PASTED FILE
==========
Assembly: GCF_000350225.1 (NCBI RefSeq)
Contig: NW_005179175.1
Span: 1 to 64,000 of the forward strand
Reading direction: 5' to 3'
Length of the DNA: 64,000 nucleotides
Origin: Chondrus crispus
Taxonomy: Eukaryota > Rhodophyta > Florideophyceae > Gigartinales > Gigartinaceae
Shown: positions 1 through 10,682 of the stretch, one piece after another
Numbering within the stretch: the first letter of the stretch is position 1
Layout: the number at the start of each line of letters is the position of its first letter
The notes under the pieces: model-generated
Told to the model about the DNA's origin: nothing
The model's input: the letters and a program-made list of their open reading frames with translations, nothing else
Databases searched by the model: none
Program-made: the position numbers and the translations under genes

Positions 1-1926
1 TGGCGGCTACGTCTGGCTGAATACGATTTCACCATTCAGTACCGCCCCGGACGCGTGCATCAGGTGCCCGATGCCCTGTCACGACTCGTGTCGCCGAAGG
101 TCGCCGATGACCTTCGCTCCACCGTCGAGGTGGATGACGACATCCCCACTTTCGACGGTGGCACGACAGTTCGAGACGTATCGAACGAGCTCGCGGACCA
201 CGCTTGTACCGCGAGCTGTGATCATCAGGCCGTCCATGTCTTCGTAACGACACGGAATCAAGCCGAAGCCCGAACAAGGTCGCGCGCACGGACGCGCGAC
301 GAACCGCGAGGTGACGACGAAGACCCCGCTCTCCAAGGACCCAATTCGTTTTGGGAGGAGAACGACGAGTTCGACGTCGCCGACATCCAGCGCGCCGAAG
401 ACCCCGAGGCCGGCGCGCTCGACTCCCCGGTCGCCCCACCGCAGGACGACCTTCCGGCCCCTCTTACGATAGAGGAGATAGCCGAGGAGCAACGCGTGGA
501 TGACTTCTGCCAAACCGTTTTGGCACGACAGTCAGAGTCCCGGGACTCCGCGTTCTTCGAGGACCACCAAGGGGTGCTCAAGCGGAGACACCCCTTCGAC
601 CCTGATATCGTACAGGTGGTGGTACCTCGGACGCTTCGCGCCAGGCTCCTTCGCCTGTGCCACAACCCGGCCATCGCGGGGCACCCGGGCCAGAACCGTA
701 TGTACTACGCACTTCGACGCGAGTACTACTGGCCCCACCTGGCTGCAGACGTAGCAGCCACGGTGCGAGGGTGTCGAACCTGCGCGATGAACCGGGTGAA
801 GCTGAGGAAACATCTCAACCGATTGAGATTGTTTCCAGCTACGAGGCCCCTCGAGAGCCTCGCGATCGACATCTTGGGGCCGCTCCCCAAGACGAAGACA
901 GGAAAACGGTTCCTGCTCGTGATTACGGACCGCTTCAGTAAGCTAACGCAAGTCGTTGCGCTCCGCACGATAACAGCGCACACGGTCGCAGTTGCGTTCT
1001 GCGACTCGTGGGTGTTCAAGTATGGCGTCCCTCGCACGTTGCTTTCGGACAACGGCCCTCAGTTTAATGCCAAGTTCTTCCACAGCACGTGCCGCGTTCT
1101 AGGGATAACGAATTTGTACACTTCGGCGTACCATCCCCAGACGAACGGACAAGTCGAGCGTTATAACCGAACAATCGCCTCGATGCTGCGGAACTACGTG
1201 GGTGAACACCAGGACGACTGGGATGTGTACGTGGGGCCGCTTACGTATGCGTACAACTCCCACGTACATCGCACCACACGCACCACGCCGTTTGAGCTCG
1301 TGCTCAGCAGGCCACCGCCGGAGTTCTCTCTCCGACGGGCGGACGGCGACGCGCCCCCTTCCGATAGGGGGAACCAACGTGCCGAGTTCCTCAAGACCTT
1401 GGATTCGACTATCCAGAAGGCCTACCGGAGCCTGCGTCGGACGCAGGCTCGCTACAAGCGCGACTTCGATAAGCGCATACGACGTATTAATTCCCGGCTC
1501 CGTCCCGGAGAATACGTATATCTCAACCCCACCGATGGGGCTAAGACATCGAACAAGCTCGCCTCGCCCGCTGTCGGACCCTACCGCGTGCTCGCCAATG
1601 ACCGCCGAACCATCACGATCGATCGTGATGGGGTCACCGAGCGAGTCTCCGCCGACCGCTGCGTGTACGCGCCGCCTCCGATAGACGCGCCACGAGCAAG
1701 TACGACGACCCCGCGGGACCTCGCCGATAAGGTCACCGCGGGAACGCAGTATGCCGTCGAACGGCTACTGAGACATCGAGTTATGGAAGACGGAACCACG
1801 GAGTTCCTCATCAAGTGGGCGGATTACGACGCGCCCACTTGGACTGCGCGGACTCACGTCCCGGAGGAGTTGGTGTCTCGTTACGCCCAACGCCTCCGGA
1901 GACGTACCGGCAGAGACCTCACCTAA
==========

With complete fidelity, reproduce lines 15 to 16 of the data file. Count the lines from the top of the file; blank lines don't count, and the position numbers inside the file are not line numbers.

Program-made: the position numbers and the translations under genes

Positions 1-1926